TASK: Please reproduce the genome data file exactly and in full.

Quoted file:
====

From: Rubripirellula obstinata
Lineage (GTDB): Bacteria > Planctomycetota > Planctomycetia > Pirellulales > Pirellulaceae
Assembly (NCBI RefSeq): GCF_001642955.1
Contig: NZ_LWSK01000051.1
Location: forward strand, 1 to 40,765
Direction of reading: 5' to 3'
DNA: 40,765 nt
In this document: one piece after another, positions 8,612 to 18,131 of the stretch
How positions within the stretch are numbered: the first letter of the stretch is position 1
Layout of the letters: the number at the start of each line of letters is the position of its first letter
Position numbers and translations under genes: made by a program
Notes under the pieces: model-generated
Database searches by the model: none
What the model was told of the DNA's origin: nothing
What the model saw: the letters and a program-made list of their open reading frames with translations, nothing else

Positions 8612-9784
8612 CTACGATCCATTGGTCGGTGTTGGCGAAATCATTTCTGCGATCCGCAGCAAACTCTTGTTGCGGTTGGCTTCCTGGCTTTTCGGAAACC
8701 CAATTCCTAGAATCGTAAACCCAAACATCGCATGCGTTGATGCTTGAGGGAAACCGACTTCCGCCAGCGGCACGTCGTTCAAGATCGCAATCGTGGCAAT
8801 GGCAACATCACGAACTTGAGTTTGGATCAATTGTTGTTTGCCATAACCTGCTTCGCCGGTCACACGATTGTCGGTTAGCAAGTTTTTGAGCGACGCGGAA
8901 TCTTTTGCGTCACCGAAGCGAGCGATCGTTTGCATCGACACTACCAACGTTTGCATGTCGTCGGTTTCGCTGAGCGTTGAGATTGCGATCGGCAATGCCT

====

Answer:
From: Rubripirellula obstinata
Lineage (GTDB): Bacteria > Planctomycetota > Planctomycetia > Pirellulales > Pirellulaceae
Assembly (NCBI RefSeq): GCF_001642955.1
Contig: NZ_LWSK01000051.1
Location: forward strand, 1 to 40,765
Direction of reading: 5' to 3'
DNA: 40,765 nt
In this document: one piece after another, positions 8,612 to 18,131 of the stretch
How positions within the stretch are numbered: the first letter of the stretch is position 1
Layout of the letters: the number at the start of each line of letters is the position of its first letter
Position numbers and translations under genes: made by a program
Notes under the pieces: model-generated
Database searches by the model: none
What the model was told of the DNA's origin: nothing
What the model saw: the letters and a program-made list of their open reading frames with translations, nothing else

Positions 8612-9784
8612 CTACGATCCATTGGTCGGTGTTGGCGAAATCATTTCTGCGATCCGCAGCAAACTCTTGTTGCGGTTGGCTTCCTGGCTTTTCGGAAACC
8701 CAATTCCTAGAATCGTAAACCCAAACATCGCATGCGTTGATGCTTGAGGGAAACCGACTTCCGCCAGCGGCACGTCGTTCAAGATCGCAATCGTGGCAAT
8801 GGCAACATCACGAACTTGAGTTTGGATCAATTGTTGTTTGCCATAACCTGCTTCGCCGGTCACACGATTGTCGGTTAGCAAGTTTTTGAGCGACGCGGAA
8901 TCTTTTGCGTCACCGAAGCGAGCGATCGTTTGCATCGACACTACCAACGTTTGCATGTCGTCGGTTTCGCTGAGCGTTGAGATTGCGATCGGCAATGCCT